200 Mulberry Avenue- ca. 1895; This house was first used as the manse for First Presbyterian Church.
201 Mulberry Avenue- Davis Auto & Antiques was originally a filling station owned by Mr. and Mrs. W.B. Posey, who opened it in the 1930’s. It later became Halcomb and Posey Buick dealership in the 40’s, and became Roy Warren Buick dealership in the 60’s. Johnny and Pat Davis opened an auto repair shop in the 1970’s. Johnny now restores classic and antique cars. Pat opened his antique shop in 1985.
206 Mulberry Avenue- ca. 1920; Presently owned by Mrs. W.B. Posey , the mother of Mrs. Charles Harmering (200 Mulberry). The structure is a two-story Colonial Revival style home. One of the previous owners, Mr. and Mrs. Robert H. Terry, owned a dry goods store on the west side of the town square
207 Mulberry Avenue- ca. 1880; Mr. and Mrs. John B. Thomison acquired the property in 1900. The Thomisons’ are the grandparents of Mr. Jack Thomison (624 Mulberry), Mr. Hubert Holman (628 Mulberry), and Mr. Burke Holman, Jr. (deceased) and Evalyn Holman Frierson (211 Mulberry).
210 Mulberry Avenue- ca. 1895; Known as “The Robertson House,” this structure was originally located on Washington Street. Mr. J.R. Hiller, a lumber and planing mill operator purchased the house and moved it to its present site.
211 Mulberry Avenue- ca. 1850 & 1930; Built by Mr. Cornelium Allen, the original style of this house is unknown. It was purchased by Mr. Burke Holman and in 1904 he remodeled the front porch. The entire house was then remodeled in the 1930’s into its current Greek Revival appearance by the Holmans.
303 Mulberry Avenue- ca. 1854; this Greek Revival home was built by Reverend Matthew Martin Marshall, minister of the First Presbyterian Church during the Civil War. The smokehouse to the rear of the main house was constructed out of the same brick as the church. This house was remodeled in 1951 by Mrs. Johnson who had an antique shop there for many years.
304 Mulberry Avenue- ca. 1911; This house was originally built by Mr. and Mrs. Henry Bonner. Mr. Bonner was a passenger train engineer for The Nashville, Chattanooga, and St. Louis Railway. Some of the early occupants were the C.S. Coughran family, and Mr. and Mrs. Robert F. Buchanan.
307 Mulberry Avenue- ca. 1909; This house was originally built by Mr. And Mrs. W.G. Cowan. Their children, Dolly, Betsy, W.G. Cowan, Jr., and Martha all grew up here. The ownership of this house has stayed within the family throughout the years.
310 Mulberry Avenue- ca. 1905; This Colonial Revival house was built by Mr. and Mrs. Andy Wright. Mr. Wright owned Wright’s dry goods store on the northeast corner of the public square.
311 Mulberry Avenue- ca. 1850; Built by the Whitakers, this Colonial Revival house originally had two porches, one facing Mulberry and one facing Green Street. During the 1890’s it was a school for girls. It was remodeled in the mid 1920’s by owner Mr. and Mrs. Robert Fulton. Mrs. Fulton was a drama teacher (known at the time as “expression and physical culture”). It is said that she “had one extravaganza of a play (a Japanese one) and everybody in Fayetteville (young ladies) all had a red and black kimono and a wax paper umbrella for the children to sport.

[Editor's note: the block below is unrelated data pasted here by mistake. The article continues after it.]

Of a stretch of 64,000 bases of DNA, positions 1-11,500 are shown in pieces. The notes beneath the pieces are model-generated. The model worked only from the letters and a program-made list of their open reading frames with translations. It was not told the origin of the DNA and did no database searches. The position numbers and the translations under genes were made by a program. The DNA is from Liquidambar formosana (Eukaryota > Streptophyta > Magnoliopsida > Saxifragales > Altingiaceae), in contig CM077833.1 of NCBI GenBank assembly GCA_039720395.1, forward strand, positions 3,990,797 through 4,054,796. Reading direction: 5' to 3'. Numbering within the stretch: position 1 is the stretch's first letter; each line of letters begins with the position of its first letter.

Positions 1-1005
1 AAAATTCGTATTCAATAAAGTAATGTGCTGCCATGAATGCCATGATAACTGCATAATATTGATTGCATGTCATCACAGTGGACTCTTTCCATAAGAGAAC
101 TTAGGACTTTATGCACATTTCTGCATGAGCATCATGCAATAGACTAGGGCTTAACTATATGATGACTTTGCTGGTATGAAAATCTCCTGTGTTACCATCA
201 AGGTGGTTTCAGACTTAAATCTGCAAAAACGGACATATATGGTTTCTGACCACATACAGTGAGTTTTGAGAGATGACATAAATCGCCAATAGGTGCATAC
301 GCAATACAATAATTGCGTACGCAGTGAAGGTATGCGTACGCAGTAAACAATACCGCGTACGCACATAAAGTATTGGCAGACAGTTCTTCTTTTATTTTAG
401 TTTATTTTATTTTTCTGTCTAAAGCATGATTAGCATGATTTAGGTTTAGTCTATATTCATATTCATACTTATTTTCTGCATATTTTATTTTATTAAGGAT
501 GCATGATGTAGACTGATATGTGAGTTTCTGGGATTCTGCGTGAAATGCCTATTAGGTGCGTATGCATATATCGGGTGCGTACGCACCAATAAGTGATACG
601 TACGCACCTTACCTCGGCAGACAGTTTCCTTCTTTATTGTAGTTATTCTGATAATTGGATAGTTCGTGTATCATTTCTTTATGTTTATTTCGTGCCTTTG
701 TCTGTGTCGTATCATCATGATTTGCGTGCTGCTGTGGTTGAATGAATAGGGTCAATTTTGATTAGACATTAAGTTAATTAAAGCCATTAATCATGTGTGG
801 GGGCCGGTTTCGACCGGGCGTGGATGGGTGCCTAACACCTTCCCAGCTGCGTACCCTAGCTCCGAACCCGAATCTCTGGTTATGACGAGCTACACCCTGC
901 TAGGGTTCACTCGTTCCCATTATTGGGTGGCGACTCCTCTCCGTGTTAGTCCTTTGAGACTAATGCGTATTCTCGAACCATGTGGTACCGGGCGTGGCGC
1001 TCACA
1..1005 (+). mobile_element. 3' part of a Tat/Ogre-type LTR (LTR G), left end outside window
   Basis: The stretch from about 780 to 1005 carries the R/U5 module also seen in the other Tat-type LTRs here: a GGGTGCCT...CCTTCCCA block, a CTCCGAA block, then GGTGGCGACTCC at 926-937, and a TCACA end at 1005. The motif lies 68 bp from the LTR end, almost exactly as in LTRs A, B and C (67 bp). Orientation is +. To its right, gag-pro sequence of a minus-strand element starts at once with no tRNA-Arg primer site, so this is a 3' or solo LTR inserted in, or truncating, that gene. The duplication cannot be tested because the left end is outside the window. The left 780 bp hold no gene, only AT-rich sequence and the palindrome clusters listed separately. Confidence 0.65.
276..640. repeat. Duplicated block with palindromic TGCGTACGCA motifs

400 Mulberry Avenue- ca. 1900; Mr. and Mrs. W.D. Medearis were early owners of this Colonial Revival Home. Mr. Medearis owned and operated a tannery on a site adjacent to the small stream which became know as Tanyard Branch. He later obtained the first Coca-Cola franchise in Fayetteville. He was also an early manager for the Bell Telephone Company in Fayetteville.
405 Mulberry Avenue- ca505 Mulberry Avenue- ca. 1910; this bungalow style house was owned at one time by Mr. and Mrs. Walter Bunn. Mr. Bunn was manager of Fayetteville’s electric power plant and system before TVA.. 1920; Mrs. Sorrells had this Bungalow style house built. She is the grandmother of W. Michael McCown, our present District Attorney.
408 Mulberry Avenue- ca. 1850 & 1952; This home is currently owned by Mrs. John V. Matthews. Mr. Matthews’ grandparents, Mr. and Mrs. N.O. Wallace were earlier owners of the house and Mr. Wallace was also one of the early owners and operators of “The Fayetteville Observer” (now The Elk Valley Times). The house was demolished by a tornado in the 1950’s and the present structure was rebuilt from the remains of the original house.
409 Mulberry Avenue- ca. 1880; At one time this Italianate style house was owned by Mr. and Mrs. Sivertooth who also owned the Crystal Stream Laundry at the city limits. Later owners included Mr. and Mrs. Frank B. Kelso, grandparents of Admiral Frank B. Kelso.
415 Mulberry Avenue- ca. 1900; Built by a Mr. Heymann, at one time an owner of a jewelry store on the northeast corner of the public square. Mr. Heymann sold the house to Mr. Tom Strong, and after several owners, in 1956 the house was bought by Mr. Robert Stevens.
501 Mulberry Avenue- ca. 1950; This house was completed in late 1952 and occupied Mr. Don Steuart, and executive with the Borden Company, and his wife from 1953 until 1960. He was transferred to Lewisburg in 1960. Roy Harris purchased the house in 1954 and have lived in it since 1960.